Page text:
The cost of Virginia Electric and Power Co.'s projected 10-year construction program could force the utility's 1.1 million customers to pay an extra $50 million in annual rate increases, with rising fuel costs adding another $60 million, the State Corporation Commission said yesterday.

SCC spokesman John Daffron said Vepco and SCC officials will hold a series of meetings next month to determine if all of the projects in Vepco's $6 billion construction program are necessary.

"We're not accusing them (Vepco) of anything." Daffron said. "There are just questions that need answers." He said the SCC last week hired a consulting firm, at a cost of up to $130,000, to thoroughly investigate Vepco's management and construction programs.

A Vepco spokesman said the most recent rate increase granted by the SCC to Vepco was last December, when the company was allowed an 8.5 per cent, or $66.3 million, boost in rates. That increase meant the owner of a typical all-electric home paid about $8.88 more a month in the summer for 2.500 kilowatt hours of electricity and $10.79 in the winter.

Daffron said it is impossible at this point to predict how much the average customer's bill would go up if Vepco planned construction projects are built, because it would depend on how the rate increases are apportioned among residential, industrial and commercial users.

Vepco and SCC officials have exchanged letters this month concerning Vepco's future construction plans, but the utility and the regulatory agency disagree on many points.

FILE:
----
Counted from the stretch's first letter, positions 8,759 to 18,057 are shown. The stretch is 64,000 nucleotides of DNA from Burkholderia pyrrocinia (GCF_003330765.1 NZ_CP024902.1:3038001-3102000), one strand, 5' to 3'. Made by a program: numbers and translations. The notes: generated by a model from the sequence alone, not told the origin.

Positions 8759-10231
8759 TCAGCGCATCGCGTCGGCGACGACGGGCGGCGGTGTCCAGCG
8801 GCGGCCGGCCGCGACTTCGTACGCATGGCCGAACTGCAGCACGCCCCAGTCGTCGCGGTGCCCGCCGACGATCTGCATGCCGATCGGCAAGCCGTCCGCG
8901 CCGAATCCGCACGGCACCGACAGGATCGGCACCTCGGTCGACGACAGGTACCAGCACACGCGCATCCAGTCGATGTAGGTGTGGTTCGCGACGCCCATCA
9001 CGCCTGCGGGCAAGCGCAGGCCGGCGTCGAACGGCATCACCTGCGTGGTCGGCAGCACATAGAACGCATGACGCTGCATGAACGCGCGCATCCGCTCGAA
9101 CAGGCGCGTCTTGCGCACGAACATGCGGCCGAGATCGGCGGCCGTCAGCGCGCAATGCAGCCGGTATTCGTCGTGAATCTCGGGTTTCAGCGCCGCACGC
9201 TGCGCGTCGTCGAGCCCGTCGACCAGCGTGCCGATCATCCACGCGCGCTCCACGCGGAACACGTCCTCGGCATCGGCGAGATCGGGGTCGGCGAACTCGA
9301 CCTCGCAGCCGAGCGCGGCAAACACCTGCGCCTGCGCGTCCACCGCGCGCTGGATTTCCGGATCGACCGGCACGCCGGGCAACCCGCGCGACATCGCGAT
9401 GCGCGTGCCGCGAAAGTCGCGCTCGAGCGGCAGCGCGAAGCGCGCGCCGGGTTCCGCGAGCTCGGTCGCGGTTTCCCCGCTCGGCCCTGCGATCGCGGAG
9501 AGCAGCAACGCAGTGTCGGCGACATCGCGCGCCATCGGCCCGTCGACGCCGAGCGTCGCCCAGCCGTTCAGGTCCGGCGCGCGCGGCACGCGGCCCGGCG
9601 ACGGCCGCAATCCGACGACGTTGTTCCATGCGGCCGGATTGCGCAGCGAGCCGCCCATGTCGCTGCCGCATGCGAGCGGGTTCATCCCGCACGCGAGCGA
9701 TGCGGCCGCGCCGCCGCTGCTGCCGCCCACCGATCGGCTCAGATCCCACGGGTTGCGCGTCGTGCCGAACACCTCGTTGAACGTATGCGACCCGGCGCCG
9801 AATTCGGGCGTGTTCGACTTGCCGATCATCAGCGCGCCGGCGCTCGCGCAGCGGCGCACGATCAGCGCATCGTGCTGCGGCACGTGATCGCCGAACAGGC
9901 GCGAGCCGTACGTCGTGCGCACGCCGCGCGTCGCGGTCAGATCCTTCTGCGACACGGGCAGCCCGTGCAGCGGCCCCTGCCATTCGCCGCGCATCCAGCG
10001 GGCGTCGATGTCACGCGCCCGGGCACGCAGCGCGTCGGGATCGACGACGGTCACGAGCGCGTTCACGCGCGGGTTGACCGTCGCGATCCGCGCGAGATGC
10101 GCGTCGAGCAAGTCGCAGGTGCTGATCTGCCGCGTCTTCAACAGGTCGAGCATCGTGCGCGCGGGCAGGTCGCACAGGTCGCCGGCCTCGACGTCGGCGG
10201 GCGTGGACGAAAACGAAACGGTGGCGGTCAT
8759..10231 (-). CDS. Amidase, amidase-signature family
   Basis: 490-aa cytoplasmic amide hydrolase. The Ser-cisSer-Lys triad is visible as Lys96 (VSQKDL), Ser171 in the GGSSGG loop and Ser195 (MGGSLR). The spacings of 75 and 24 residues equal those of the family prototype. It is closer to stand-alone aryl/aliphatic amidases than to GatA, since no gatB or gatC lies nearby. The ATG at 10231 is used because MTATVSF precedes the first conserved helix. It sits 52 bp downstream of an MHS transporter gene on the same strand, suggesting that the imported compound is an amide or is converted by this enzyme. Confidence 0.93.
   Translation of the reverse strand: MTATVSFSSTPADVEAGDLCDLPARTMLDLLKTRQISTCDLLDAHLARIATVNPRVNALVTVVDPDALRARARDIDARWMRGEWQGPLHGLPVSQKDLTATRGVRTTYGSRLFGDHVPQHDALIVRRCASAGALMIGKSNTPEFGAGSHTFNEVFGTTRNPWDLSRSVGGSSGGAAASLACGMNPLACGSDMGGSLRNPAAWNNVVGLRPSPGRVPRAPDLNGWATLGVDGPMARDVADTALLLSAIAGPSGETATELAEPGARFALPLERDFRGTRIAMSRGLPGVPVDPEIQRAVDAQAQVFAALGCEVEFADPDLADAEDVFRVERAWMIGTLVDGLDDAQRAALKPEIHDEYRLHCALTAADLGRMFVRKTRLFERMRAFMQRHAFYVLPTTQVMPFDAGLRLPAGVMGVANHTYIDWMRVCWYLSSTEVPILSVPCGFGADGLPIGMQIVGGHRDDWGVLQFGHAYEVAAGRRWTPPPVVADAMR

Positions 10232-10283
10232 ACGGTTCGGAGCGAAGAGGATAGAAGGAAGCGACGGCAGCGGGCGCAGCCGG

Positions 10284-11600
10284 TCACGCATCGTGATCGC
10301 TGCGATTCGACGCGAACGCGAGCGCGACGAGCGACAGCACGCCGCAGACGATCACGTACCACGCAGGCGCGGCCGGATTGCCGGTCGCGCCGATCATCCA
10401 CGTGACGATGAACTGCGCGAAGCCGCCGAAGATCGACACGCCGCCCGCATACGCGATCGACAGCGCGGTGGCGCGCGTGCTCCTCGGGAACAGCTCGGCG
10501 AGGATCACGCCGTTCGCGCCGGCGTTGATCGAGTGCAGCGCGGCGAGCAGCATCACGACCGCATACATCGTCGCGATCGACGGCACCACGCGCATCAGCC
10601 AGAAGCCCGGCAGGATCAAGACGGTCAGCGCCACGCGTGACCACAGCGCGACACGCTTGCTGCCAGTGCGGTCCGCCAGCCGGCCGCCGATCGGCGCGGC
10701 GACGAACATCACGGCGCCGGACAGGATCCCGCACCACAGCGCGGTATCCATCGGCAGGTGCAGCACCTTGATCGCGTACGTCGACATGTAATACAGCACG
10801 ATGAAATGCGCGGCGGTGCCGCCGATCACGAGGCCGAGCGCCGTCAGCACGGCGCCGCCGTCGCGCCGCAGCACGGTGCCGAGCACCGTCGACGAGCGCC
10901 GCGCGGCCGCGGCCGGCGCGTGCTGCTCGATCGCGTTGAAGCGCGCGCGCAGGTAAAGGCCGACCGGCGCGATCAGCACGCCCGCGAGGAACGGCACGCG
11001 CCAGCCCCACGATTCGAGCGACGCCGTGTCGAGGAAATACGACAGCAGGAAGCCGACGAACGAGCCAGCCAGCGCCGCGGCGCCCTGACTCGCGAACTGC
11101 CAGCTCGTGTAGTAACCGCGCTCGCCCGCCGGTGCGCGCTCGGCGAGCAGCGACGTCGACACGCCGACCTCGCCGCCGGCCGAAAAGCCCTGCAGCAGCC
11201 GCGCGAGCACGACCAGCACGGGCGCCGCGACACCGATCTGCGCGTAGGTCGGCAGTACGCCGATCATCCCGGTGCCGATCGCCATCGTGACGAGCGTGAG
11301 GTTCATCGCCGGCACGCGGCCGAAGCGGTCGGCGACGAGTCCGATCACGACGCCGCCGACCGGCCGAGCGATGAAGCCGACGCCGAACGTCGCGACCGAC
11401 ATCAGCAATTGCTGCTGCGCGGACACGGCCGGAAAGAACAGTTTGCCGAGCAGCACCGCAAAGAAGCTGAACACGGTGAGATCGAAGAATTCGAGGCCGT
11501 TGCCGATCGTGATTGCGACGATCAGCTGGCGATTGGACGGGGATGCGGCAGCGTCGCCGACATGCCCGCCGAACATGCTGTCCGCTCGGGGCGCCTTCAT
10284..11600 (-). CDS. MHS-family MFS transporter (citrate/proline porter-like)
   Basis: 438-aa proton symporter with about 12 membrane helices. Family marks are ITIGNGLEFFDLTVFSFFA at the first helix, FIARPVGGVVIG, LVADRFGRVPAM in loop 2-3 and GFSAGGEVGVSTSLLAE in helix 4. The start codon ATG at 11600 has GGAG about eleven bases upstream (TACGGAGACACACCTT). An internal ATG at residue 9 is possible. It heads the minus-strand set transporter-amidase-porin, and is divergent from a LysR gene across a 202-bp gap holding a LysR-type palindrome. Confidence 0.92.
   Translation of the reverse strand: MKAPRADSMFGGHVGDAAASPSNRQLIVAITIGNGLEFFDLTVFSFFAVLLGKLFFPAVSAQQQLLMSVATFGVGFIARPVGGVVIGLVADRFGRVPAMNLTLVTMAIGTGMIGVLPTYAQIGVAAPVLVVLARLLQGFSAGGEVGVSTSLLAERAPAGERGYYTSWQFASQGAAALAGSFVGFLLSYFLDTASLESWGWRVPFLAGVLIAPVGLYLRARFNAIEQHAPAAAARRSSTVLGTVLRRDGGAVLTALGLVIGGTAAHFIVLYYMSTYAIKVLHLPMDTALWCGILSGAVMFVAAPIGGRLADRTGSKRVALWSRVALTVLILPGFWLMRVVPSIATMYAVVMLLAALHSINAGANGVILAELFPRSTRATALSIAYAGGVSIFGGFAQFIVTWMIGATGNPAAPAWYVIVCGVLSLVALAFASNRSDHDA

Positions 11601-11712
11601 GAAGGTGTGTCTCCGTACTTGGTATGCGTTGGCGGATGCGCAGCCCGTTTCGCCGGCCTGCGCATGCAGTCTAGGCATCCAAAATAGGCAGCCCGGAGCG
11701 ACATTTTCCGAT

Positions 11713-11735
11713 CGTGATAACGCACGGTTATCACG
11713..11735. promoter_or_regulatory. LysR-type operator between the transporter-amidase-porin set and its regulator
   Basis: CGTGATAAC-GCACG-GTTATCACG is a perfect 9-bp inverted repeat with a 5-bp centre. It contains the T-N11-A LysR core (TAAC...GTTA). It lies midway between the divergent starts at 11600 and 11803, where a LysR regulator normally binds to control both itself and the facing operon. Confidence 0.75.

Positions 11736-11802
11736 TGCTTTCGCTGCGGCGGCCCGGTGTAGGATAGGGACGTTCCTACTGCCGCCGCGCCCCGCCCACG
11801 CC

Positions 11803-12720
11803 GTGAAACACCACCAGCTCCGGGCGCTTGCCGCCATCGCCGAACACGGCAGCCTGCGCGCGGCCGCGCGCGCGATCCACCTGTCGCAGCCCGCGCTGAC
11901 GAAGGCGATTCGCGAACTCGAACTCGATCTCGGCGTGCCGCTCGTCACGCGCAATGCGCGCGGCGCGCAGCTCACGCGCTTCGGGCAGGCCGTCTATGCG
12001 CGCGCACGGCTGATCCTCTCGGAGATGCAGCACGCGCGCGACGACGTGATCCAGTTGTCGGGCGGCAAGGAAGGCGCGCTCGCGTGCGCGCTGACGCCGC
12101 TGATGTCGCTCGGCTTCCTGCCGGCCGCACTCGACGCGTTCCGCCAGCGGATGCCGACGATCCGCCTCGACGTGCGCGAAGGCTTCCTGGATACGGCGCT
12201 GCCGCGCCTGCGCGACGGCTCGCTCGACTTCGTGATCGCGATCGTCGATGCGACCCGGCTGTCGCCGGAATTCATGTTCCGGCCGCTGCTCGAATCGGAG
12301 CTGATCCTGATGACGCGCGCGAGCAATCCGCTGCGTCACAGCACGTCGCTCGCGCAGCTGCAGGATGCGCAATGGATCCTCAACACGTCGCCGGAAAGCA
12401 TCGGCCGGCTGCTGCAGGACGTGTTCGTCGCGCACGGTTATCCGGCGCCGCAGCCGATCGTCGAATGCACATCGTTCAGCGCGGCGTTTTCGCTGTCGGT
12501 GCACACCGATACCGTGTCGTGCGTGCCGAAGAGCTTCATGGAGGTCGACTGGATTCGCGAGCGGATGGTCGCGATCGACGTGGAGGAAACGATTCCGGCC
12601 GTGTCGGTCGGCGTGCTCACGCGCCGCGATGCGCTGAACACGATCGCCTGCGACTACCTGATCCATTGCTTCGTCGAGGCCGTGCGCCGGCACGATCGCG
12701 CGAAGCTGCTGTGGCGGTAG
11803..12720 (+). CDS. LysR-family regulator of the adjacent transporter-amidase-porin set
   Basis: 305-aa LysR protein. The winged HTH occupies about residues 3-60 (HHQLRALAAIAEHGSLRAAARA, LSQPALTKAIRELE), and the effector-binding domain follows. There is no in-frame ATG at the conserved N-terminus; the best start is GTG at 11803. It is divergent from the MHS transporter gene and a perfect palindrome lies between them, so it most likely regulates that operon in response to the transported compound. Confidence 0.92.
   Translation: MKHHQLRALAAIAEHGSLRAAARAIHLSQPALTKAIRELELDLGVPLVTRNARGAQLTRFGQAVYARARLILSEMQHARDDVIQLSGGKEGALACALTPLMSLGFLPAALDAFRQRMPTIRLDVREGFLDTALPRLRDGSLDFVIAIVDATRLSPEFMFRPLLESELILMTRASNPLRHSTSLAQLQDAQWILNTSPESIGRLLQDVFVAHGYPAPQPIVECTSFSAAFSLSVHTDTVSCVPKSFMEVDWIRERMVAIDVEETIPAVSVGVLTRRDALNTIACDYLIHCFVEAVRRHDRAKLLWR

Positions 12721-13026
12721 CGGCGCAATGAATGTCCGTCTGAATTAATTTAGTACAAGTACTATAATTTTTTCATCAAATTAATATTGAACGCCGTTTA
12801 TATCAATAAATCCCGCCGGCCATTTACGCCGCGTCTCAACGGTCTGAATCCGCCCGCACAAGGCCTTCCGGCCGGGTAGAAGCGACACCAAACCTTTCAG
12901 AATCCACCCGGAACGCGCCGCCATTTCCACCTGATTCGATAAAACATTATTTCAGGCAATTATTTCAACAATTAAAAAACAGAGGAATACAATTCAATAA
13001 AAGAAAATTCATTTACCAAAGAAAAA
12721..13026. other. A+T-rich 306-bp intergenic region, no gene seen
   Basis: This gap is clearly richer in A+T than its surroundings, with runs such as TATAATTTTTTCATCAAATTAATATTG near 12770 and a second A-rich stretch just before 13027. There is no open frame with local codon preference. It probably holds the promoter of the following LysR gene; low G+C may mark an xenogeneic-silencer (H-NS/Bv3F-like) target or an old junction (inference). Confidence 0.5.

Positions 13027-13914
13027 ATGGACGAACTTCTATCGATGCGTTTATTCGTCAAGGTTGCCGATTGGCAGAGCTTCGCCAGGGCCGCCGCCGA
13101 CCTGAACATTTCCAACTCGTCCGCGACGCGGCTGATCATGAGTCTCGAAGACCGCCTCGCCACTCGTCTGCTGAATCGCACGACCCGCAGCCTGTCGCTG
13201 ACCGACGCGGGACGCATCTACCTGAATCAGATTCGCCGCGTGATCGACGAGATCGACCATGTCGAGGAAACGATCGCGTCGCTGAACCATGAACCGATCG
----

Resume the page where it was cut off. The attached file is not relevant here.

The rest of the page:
In a statement yesterday, Vepco's board of directors said it has sent a letter to the SCC in support of the management of its company.

Vepco's directors expressed concern that the SCC "does not seem to realize just what is necessary to assure electric energy to the people of Virginia."

Vepco's directors expressed concern adequate earnings to attract money to pay for construction and claimed that "the commission has not permitted the company to charge rates that would yield adequate earnings. If that continues, construction must stop, and an era of brownouts, blackouts and limitations on new connections will have begun."

The increased annual cost to Vepco customers in Virginia will come from the interest charges on the borrowed money for the construction, Daffron said.

"We're concerned at what point electricity will start advancing faster than the cost-of-living index," Daffron explained." . . . We want to put a crimp on this increase if at all possible, but we don't want to crimp them so much that when you push a button (to turn on electricity), nothing happens. Worse than expensive electricity is none at all."

He said the SCC will examine such things as construction schedules and their impact on customers, whether Vepco can meet future demand for electricity, and possible waste and mismanagement by the utility.

In response, Vepco officials countered that the alternative to not building the new facilities is "far worse than periodic rate increases. It would bring Virginia" economic growth to an absolute halt.

"Power would have to be rationed and curtallment plans drawn up by the commission. New industry would go elsewhere and [WORLD ILLEGIBLE] would rise. This should be an unacceptable alternative to the commission," Vepco said.

Vepco officials also noted that many of the factors which cause rate increases are national in scope "and beyond Vepco's control." The utility listed strip mining legislation, rising fuel costs, proposed changes in the unclear industry, and the Carter administration's policy not allowing the reprocessing of spent uranium fuel.

Vepco currently has under construction four large nuclear units and six hydroelectric units. The completion of these facilities are included in the 10-year plan.